One of life’s greatest pleasures is a warm summer evening with your friends, enjoying some superb food and your favourite glass of wine. Many people find the world of wine a minefield, but it is simple once you know the basics. Trust us; you don’t need to be a sommelier at a top 5-star hotel to know your stuff. Excellent seafood and wine pairing are just divine. With Seafood, most of us know to think dry, crisp, and bubbly, although red wine certainly has its place, and wine lovers should feel confident pairing red wine with fish.
A Little Bit Of The Bubbly
When you want to pull out all the stops, the first place to start looking is delicious champagne. Champagne and Caviar have long been considered a classic pairing, so compliment with some poppin’ Salmon Roe Caviar. The solid briny flavours will bring out all of those iconic notes in your favourite champers. Although champagne may be deemed superior, don’t be in such a hurry to disregard a Prosecco or even Cava. In whatever its form, Sparkling Wine is spot-on perfect for fried food. Our Salt & Pepper squid with a complimentary bubbly will just cut through the weight of the fried batter. It’s just… *chefs kiss*
The Classic White
White wine is an iconic staple when paired with Seafood. Here is an excellent tip to remember when selecting your perfect white to accompany your fish. Think about weight and substance, so delicate raw fish and light shellfish go best with equally soft white wines. Go or something heavier like a chardonnay for meatier fish like Halibut, Cod, Lobster, and Crab. Make sure to simply season, and if you have sauce, ensure it’s creamy and light for the best way to complement the oakiness of the wine.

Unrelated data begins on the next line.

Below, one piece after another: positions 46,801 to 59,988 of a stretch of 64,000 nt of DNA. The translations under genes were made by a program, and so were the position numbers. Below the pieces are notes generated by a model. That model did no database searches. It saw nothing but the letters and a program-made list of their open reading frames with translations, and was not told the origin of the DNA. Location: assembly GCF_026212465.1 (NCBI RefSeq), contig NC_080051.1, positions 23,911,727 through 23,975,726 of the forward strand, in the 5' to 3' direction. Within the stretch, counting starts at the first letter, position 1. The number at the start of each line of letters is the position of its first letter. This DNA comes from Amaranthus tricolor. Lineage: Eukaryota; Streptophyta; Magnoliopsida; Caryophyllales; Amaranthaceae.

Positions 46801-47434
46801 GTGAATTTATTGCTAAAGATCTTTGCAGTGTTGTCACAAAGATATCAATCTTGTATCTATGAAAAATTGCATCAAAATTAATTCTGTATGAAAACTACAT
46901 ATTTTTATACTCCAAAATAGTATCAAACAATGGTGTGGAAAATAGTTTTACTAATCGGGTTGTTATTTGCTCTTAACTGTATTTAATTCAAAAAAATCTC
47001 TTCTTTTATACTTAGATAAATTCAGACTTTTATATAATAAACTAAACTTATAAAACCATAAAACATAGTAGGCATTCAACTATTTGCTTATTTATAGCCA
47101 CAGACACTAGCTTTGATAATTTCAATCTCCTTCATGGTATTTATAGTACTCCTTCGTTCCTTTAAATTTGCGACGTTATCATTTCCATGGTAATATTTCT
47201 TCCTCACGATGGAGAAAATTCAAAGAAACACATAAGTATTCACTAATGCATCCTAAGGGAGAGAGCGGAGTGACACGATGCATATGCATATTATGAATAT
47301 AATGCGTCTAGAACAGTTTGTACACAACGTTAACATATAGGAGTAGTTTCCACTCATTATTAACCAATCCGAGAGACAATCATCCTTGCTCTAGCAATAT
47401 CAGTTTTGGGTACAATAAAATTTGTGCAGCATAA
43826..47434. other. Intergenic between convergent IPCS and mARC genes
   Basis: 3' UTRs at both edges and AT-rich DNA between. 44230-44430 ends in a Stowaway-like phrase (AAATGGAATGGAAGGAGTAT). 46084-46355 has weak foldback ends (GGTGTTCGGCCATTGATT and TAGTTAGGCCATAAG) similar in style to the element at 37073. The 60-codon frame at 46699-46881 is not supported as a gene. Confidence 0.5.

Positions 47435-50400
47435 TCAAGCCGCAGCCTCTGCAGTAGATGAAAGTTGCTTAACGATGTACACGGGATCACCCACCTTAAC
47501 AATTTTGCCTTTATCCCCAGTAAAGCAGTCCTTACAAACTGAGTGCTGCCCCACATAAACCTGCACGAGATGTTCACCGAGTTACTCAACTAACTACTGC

TOP SEAFOOD BY SYKES TIP: When in doubt and you’re stuck on a choice, a New Zealand Sauvignon Blanc is versatile enough to go with pretty much anything.
The Pink One – Rosé
A Californian Rosé will do that job better for any seafood with a sauce heavier than a glass of white wine would complement. A full-bodied rosé naturally comes with a bolder taste. So it can certainly take on punchier and spicier Asian flavours. We suggest trying a glass with Tuna & Salmon. Perhaps try this Seared Tuna with Sticky Sesame Chilli and Soy Dressing recipe. Pour yourself a drink and see what you think! If sparkling rosé is more your thing, try it with some smoked Scottish Smoked Salmon, it works like an absolute treat.
Red Wine – Light to Medium – Bodied is Best
Let your wine be the sip that completes the dish. An excellent tip to bear in mind with wine pairing, and seafood is the dominant ingredient, rather than the fish itself, will have a more decisive influence on your choice of wine. Think of the red or dark ingredients we pair with fish, such as mushrooms, olives, tomatoes, bacon, and roasted peppers; these are components a red wine would certainly complement, think heavier flavours need heavier wine to balance out the flavours. With the BBQ season approaching, it’s the perfect time to try a barbecued Tuna, Salmon, Mackerel, and Swordfish with light – to medium-bodied wine; keep it light with a delicate, fresh Pinot Noir. The smoky and oaky flavours of barbequed fish create a taste sensation.
What we suggest to you could be completely different from how you like wine and seafood. Everyone’s taste buds are not going to react the same way. Use our guide as a beginner’s way to learn more about wine pairing and adjust to your taste. Hopefully, your seafood will be tastier when enjoying perfectly paired wine. Let us know how you get on.